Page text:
23 January 2010

Al Lewis: Dark Horse Battles Predatory Lender - Sarah Schrock

This information is from Al Lewis via Fox Business.

Home / Markets
Friday, January 22, 2010

FOXBusiness Another two million homeowners will suffer foreclosures by the end of this year. One of them, I am afraid, will be Sarah Schrock, 51, who lives in a quaint, yellow house near Kansas City, Kan.

Schrock isn't perfect.

She has a low credit score. She has had trouble holding on to jobs. She is deaf because her mother contracted rubella during pregnancy. She reads lips, but she was once denied a promotion after her boss complained to her face that she just doesn't hear so well.

Schrock had long been taking care of her sickly mother. When her mother died in March 2006, she was forced to take out a new mortgage on the house they had shared.

The deaf, grief-stricken, worn-down caregiver, living alone with her dogs, cats and birds, was the perfect target for a predator.

Schrock has now been fending off a foreclosure petition since March 2008.

Her best remaining hope comes from an imaginary horse named Hayseed that she has been drawing since 1981.

"A horse may save my home at the last minute," she wrote as we communicated via email.

Surely, you've heard the song: "If wishes were horses, then dreamers would ride."

Schrock's first children's book, which she both wrote and illustrated, will be published in April.

Rudolph Alvarado, CEO and publisher of Caballo Press of Ann Arbor, Mich., told me he discovered Schrock's work online and struck a deal to publish "Hayseed's First Race." It is about a horse that isn't perfect but must race against an uppity equine that thinks it is.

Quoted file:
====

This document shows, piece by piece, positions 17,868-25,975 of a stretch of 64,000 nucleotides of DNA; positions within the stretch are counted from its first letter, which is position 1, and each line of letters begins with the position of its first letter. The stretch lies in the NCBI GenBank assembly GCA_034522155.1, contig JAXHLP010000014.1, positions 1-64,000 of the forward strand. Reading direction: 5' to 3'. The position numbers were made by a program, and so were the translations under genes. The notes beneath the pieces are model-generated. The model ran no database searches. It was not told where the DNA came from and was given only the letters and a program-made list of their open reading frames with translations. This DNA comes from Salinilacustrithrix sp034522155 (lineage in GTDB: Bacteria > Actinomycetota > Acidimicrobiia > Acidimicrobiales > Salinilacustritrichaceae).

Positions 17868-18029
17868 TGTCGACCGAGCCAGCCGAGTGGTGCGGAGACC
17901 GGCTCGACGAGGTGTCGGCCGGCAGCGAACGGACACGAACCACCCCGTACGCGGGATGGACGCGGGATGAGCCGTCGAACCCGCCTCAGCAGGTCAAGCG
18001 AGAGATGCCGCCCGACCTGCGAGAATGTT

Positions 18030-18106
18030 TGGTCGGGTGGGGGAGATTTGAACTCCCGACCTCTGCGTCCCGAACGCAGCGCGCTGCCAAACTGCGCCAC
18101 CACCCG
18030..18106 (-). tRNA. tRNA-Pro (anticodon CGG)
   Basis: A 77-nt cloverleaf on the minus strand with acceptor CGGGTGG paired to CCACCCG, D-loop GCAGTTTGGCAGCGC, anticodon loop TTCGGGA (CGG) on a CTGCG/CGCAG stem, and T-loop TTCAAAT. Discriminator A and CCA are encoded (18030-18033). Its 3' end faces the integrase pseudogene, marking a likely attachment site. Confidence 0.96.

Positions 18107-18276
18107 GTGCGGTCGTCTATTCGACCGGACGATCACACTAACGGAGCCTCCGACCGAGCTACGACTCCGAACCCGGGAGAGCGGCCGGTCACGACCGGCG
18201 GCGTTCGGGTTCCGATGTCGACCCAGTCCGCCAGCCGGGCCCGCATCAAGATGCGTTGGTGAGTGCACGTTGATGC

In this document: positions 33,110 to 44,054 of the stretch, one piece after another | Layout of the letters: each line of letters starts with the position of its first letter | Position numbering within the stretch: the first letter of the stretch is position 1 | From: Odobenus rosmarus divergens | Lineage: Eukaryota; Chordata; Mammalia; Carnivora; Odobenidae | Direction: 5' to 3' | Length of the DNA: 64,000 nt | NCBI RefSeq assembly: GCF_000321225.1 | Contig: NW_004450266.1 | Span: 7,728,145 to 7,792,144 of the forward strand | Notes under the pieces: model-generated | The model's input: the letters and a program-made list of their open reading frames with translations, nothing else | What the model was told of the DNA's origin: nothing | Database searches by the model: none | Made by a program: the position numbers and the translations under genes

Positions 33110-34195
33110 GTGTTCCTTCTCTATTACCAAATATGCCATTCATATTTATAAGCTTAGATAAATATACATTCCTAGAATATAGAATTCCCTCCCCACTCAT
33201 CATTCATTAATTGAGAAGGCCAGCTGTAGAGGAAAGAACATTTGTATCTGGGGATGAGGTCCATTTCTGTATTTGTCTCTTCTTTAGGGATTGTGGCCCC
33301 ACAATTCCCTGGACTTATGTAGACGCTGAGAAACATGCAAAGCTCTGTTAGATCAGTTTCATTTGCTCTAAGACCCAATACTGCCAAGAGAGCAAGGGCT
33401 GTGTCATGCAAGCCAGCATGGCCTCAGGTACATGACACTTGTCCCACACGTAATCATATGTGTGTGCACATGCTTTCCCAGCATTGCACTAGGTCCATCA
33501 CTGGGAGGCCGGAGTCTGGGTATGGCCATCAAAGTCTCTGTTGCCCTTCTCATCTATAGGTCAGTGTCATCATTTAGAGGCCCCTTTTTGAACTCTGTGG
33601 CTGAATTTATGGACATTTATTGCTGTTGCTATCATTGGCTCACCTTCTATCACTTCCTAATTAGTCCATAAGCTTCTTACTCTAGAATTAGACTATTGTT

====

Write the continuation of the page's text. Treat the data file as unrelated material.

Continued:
To win, Hayseed must overcome derision from "Prince Perfect," and all the self-doubt that comes with it. Hayseed remembers his mother's words: "Love yourself for who you are never let anyone tell you that you don't belong."

Schrock remembers what her mother said and isn't letting lenders tell her she doesn't belong in her house. She has been crying out to regulators, government officials and organizations for victims of predatory loans. But foreclosure keeps grinding toward her like a bulldozer.

In 2006, Schrock had the misfortune of dealing with a mortgage broker called Soldi Financial LLC. Soldi's license was revoked in 2007, and last year one of its regional managers, Monty J. Kinman, then 27, of Overland Park, Kan., was sentenced to two years and six months in federal prison without parole for mortgage fraud, unrelated to Schrock's loan.

Schrock claims a Soldi loan broker falsified her income to get her into a loan whose monthly payment exceeded her income.

Loan documents that do not bear Schrock's signature claim she had a monthly income of $3,655, but tax returns show she made $5,896 in 2006 and $12,477 in 2007, according to a review of her case by the Kansas State Banking Commission. Her monthly payment was more than $1,034.

Schrock said the Soldi broker padded the loan with a cash payout to help her make payments until she either refinanced again or got a better income. Schrock said she felt she had no choice but to take this gamble.